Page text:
Tanya Paperny is the 2021 winner of BIO’s Hazel Rowley Prize for her proposal for Tender/Fierce: The Life and Death of My Revolutionary Prababushka. The committee was impressed by Paperny’s gripping prose about an important story of political tyranny that has been little told from a biographical perspective. “In 1938, my great-grandmother Tatiana Ivanovna Shatalova-Rabinovich was executed by the Soviet secret police and dumped in a mass grave where hundreds would soon lie,” Paperny writes. “In her too-short life, she organized the release of political prisoners, co-edited radical pamphlets, and intersected with the famed Leon Trotsky, a man also killed by a Stalinist agent. This biography will be among the first English-language works written by a descendent of Stalin’s victims.”
Paperny is a writer and artist based in Washington, D.C. She earned an MFA in nonfiction and literary translation from Columbia University, and her work has appeared in The Atlantic, The Washington Post, and numerous other publications.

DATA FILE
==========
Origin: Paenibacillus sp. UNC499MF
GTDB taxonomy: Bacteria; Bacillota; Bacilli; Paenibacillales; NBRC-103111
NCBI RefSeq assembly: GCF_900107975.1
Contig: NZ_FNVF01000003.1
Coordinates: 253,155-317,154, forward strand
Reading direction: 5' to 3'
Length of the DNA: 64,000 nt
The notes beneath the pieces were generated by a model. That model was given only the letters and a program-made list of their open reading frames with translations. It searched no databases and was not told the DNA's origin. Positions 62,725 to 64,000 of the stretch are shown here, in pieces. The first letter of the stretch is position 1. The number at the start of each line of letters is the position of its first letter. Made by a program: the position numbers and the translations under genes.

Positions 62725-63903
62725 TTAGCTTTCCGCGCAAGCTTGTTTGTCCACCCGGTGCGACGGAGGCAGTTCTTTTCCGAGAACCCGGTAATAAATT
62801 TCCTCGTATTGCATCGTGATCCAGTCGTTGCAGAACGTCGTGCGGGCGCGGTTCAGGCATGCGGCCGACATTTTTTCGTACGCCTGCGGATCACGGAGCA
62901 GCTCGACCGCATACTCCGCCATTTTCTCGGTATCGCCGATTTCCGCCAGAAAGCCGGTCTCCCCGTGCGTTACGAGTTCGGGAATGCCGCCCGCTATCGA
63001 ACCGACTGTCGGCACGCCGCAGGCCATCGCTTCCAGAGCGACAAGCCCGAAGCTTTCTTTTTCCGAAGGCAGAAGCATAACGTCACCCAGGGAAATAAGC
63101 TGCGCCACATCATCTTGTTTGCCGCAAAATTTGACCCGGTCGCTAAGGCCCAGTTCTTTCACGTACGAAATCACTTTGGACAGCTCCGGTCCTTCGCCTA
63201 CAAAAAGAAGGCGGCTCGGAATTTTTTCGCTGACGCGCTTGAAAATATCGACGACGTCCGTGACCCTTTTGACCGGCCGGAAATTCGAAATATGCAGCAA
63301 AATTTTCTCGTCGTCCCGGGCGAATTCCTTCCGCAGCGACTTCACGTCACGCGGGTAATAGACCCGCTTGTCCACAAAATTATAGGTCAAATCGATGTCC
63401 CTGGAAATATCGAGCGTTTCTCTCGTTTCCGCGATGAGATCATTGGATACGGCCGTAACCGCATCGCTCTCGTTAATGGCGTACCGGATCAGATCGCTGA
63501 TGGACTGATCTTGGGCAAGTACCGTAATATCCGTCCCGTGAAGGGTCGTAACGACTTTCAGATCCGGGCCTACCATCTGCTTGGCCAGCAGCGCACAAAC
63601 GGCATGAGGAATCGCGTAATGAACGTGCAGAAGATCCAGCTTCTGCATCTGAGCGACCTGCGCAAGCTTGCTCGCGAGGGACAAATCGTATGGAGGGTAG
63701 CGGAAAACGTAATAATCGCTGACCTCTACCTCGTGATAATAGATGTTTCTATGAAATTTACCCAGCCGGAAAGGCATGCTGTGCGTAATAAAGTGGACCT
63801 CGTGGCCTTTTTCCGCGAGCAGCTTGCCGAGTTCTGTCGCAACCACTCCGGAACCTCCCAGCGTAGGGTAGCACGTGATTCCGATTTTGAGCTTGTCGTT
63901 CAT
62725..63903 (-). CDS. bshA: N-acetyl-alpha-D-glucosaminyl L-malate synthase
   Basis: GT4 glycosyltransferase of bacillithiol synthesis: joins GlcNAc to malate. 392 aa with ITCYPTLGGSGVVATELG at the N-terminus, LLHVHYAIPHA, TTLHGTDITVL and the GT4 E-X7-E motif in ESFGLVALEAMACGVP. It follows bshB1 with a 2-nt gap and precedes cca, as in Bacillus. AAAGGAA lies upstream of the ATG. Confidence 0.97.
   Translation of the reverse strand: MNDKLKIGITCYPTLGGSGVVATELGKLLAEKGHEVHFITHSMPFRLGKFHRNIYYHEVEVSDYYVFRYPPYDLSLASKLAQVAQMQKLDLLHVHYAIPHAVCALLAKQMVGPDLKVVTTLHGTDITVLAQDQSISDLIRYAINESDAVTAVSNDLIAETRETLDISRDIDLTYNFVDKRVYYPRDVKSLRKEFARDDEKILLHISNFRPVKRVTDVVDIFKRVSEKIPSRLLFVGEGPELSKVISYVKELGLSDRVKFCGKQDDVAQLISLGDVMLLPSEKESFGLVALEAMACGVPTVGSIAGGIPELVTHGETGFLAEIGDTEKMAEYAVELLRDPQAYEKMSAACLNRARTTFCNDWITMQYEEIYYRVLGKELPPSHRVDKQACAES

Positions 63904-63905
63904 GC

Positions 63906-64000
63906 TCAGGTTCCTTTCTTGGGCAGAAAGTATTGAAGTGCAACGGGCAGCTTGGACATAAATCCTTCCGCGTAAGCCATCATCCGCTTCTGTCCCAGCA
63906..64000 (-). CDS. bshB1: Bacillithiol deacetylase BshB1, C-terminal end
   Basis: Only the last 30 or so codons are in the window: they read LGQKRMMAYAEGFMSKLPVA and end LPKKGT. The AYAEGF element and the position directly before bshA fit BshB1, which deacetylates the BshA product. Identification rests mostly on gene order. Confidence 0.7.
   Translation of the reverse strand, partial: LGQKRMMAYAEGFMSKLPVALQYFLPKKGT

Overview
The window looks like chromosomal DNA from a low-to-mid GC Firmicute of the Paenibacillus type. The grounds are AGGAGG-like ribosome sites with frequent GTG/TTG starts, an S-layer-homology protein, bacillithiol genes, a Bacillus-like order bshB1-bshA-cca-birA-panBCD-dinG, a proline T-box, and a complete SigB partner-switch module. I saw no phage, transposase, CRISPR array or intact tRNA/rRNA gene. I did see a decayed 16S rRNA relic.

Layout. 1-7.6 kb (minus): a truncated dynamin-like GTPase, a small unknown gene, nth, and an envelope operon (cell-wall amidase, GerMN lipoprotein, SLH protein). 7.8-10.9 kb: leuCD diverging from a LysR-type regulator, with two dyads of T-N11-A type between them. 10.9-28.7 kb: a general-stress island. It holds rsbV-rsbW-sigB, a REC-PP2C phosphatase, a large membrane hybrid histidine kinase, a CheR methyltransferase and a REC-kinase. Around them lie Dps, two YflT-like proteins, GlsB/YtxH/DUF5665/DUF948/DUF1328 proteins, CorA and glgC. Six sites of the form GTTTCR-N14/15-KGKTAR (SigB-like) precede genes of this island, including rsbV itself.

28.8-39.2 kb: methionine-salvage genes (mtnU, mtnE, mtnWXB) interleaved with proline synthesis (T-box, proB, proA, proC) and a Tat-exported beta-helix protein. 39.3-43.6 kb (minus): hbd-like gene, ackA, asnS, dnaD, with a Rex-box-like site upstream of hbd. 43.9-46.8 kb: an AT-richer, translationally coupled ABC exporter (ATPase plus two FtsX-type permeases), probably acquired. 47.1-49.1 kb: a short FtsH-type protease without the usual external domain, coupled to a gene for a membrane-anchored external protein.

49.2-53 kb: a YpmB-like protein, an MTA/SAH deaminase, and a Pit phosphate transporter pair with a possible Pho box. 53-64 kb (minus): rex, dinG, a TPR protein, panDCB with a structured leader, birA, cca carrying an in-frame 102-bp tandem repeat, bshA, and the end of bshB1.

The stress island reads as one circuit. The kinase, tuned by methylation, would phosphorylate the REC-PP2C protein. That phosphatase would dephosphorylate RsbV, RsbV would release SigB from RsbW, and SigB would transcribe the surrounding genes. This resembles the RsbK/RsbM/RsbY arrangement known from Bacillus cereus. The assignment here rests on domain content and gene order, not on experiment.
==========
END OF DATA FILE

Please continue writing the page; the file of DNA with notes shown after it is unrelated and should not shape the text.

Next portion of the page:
The Rowley Prize, worth $2,000, goes to a first-time biographer and also includes a careful reading from an established agent; a year’s membership in BIO and registration to the annual conference; and publicity for the author and project. The prize is a way for BIO—an organization of biographers, agents, editors, and biography devotees—to advance its mission and extend its reach to talented new practitioners. You can see a list of past winners here.
BIO gives the prize in memory of Hazel Rowley (1951–2011), born in London, educated in England and Australia, and a long-time resident of the United States. A BIO enthusiast from its inception, Rowley understood the need for biographers to help and support one another. Before her untimely death, she had written four acclaimed biographies. Rowley was a passionate advocate for the art and craft of biography, a writer of exacting standards, and a generous friend to fellow biographers.